Your employer may also offer disability insurance as a benefit. Some employers’ disability policies are fairly limited, covering only short periods of time, so you may want to consider a private policy. 

Beyond the various insurance policies your employer may offer, you’ll also want to closely look at your 401(k) or similar retirement plan. Typically, you can make changes to your 401(k) throughout the year, but it’s important to make sure your investment selections and contribution amounts are still aligned with your risk tolerance and goals. Also, are you contributing enough to earn your employer’s match, if one is offered? And if you’ve already receiving the match, can you still afford to put in more to your plan if such a move makes sense for you? 

Your employee benefits package can be a valuable part of your overall financial strategy. So, as open enrollment season proceeds, take a close look at what you already have, what’s being offered, and what changes you need to make. It will be time well spent.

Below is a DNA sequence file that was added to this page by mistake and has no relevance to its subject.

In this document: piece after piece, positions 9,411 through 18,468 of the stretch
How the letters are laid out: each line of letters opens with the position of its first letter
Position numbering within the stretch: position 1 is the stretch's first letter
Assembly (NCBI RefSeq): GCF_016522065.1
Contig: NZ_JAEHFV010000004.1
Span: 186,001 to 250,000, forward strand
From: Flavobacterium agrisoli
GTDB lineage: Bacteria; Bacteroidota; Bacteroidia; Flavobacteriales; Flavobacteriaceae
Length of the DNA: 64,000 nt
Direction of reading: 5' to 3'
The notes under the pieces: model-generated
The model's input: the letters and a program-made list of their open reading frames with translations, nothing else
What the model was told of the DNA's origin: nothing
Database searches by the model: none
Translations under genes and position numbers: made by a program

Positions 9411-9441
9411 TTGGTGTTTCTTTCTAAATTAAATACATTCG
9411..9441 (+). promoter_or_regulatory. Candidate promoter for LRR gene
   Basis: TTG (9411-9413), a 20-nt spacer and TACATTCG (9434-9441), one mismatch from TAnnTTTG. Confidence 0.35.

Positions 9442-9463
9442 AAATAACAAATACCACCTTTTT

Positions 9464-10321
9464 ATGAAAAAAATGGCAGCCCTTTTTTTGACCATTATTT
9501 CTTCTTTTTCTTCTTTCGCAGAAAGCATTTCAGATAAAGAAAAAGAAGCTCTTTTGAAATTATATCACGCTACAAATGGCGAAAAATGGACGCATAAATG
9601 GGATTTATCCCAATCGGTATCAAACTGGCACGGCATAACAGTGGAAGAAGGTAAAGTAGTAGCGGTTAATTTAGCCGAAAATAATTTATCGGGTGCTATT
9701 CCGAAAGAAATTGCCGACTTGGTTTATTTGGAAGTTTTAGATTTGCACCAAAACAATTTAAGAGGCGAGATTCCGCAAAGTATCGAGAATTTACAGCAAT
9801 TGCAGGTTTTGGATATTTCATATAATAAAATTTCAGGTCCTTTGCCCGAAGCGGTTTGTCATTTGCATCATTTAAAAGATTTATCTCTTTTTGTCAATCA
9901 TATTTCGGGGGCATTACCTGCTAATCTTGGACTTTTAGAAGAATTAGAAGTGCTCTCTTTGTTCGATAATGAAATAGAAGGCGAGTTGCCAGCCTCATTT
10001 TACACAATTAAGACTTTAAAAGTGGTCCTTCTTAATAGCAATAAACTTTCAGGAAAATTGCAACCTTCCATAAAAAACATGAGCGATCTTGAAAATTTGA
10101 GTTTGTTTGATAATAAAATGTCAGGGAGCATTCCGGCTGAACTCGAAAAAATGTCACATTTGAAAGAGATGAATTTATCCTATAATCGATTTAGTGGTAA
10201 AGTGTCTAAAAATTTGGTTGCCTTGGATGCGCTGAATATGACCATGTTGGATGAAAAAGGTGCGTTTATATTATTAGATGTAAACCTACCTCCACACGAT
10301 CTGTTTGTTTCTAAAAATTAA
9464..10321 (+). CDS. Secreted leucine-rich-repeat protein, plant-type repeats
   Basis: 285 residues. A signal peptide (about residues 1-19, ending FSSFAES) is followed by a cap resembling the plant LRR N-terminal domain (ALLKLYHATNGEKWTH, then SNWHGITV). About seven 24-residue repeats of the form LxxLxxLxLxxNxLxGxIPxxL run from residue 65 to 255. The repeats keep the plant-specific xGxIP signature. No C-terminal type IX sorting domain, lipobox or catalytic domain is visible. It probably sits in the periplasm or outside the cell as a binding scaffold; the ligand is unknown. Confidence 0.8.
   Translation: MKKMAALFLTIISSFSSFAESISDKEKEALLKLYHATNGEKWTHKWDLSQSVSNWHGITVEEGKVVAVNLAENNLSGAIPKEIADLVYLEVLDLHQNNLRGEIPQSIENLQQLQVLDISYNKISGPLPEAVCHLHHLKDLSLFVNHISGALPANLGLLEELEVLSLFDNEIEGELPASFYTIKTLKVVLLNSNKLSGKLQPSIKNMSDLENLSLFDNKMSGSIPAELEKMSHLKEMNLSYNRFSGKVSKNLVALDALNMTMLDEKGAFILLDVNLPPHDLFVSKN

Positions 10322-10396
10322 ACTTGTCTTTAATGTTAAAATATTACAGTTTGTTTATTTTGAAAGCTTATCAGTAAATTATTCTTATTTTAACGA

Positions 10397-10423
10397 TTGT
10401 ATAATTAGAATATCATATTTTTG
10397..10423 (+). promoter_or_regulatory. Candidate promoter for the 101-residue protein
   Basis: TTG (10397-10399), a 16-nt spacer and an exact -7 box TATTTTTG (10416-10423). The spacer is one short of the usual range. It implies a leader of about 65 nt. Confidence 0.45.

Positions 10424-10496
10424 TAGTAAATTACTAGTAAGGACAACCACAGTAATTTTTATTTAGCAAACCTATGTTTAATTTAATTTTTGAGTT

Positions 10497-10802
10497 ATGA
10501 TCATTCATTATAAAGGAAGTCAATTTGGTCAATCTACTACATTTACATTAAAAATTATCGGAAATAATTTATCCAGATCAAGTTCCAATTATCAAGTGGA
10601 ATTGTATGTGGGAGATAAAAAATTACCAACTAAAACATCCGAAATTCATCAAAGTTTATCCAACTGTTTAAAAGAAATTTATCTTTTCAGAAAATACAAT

This article was written by Edward Jones for use by your local Edward Jones Financial Advisor 
Financial Advisor, Alan Bell, Littleton, MA
Edward Jones, Member SIPC

Edward Jones, its employees and financial advisors cannot provide tax or legal advice. You should consult your attorney or qualified tax advisor regarding your situation.

Rev. Kathleen Hepler Begins Serving at First Parish of Sudbury